The Isle of Lewis is at the North west corner of the group of Islands known as the Hebrides, or Western Isles. The Hebrides are known as the “long islands” as they stretch for 100 miles. The other main islands in the Western Isles are the Isles of Harris North Uist Benbecula South Uist and Barra
Lewis is steeped in history and culture, ranging back thousands of years. Ancient stone circles stand on the same land as modern Stornoway. Gaelic is spoken alongside English, and Eagles live alongside Otters and people. The contrast of the ages and cultures is experienced all over the isles of Lewis and Harris (both joined) both in the towns and out in the hills and mountains. In the summer months local people can still be seen cutting the peats and in the winter, the distinctive dry smell of the peat fires drifts in the wind. The name of MacLeod (son of Leod) is seen regularly in the phone books and on the name boards of shops, and the ending of “bost” on the place names, giving witness to the Viking past of the Isles.
The Western Isles culture remains very strong, particularly in its religious beliefs. Sundays remain a very special day, and many people observe strict compliance to the “Free Church” traditional values. It should be noted that at the time of writing this article there are no Sunday Ferry sailings and help on understanding the Lewis and Harris Sunday can be obtained by clicking here. Failte, pronounced falche, is the Gaelic word for welcome and mo dhachaigh is Gaelic for my home.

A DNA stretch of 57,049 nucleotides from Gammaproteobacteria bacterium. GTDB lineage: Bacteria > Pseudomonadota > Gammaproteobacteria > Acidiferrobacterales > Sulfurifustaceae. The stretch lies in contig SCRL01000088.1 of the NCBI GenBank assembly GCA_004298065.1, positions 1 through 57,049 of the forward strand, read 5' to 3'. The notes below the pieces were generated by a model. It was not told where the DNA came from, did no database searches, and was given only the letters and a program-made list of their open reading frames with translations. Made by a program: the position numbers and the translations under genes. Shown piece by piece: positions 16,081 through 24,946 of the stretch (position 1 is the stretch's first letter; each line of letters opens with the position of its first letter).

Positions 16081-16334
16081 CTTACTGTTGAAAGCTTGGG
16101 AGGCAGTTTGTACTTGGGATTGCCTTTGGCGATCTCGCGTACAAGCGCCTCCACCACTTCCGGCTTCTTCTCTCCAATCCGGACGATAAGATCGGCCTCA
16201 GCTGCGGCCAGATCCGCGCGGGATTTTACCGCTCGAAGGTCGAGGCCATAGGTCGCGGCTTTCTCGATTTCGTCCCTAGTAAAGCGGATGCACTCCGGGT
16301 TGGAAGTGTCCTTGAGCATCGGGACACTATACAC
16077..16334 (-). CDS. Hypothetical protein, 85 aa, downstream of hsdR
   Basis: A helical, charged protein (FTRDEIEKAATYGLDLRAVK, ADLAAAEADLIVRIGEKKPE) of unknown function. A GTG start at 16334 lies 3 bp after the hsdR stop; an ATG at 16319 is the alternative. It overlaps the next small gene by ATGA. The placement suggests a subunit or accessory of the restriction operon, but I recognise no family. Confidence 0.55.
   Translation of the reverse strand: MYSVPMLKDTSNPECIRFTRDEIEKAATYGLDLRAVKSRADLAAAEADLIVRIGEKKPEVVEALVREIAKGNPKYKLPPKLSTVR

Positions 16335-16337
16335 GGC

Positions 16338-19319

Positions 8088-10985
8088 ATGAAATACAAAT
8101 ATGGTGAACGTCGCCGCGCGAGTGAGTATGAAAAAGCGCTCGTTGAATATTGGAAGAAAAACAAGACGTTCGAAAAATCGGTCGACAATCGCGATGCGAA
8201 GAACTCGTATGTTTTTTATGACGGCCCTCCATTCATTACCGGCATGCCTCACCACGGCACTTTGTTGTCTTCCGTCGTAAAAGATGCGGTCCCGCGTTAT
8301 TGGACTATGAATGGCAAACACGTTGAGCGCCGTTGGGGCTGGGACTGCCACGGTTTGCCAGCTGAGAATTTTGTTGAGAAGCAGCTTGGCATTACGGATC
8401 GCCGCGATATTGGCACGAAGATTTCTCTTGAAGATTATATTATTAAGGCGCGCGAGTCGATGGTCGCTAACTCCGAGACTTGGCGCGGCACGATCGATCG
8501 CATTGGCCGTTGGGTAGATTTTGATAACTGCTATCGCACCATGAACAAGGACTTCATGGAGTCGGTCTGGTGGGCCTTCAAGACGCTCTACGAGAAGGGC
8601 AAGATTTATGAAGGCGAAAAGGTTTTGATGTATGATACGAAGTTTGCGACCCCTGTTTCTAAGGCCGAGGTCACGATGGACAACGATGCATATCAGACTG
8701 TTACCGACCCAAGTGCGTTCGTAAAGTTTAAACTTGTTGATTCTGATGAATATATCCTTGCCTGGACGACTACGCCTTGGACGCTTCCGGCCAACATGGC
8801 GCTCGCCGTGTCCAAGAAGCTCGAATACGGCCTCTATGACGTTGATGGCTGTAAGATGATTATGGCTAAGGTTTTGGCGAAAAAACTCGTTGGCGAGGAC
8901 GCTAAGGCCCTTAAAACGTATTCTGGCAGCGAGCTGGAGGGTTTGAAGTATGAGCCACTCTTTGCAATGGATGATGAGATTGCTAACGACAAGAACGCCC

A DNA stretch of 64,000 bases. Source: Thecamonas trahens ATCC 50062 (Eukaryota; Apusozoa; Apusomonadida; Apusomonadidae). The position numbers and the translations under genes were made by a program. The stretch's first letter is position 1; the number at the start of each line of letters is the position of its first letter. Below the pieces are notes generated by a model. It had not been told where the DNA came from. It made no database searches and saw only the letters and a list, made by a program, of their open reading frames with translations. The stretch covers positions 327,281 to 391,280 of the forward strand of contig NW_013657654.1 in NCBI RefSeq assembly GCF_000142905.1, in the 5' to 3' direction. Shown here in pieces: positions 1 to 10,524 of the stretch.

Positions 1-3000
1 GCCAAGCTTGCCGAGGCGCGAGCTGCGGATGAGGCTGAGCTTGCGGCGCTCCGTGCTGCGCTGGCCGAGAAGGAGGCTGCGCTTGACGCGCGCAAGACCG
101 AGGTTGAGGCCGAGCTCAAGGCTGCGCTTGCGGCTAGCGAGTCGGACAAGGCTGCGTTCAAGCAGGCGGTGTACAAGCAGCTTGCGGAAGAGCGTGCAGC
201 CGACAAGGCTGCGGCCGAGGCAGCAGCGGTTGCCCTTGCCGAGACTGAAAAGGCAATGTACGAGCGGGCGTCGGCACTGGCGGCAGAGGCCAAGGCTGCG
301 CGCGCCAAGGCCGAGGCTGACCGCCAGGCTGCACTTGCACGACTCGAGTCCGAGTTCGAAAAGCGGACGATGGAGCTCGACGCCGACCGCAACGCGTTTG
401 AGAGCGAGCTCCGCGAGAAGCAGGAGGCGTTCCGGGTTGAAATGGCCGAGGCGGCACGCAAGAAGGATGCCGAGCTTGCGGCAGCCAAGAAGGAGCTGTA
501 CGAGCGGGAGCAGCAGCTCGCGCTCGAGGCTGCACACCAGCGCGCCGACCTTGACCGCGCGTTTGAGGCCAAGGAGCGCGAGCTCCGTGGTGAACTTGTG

The people of Lewis are by their nature very welcoming and would like to invite you to their ancient island home. We hope that this website will help you to understand the Isle of Lewis and get the most from your visit to the island.
For more information about the History of the Isle of Lewis, click here
Trip Adviser named the two islands the best in Europe after polls from the Websites’ visitors. This is a great boost for the islands reputation and comes after a report showing the improvement over the last few years in visitor numbers. Changes such as RET and the Sunday ferry restrictions beinf lifted have all helped, […]
The road equivalent tariff (RET) has now become a permanent feature on Western Isles, Coll and Tiree services, following a pilot scheme. The scheme has brought affordable travel for vitors and residents alike. It has also been given the go-ahead for the Sounds of Barra and Harris routes. The scheme has made a huge difference […]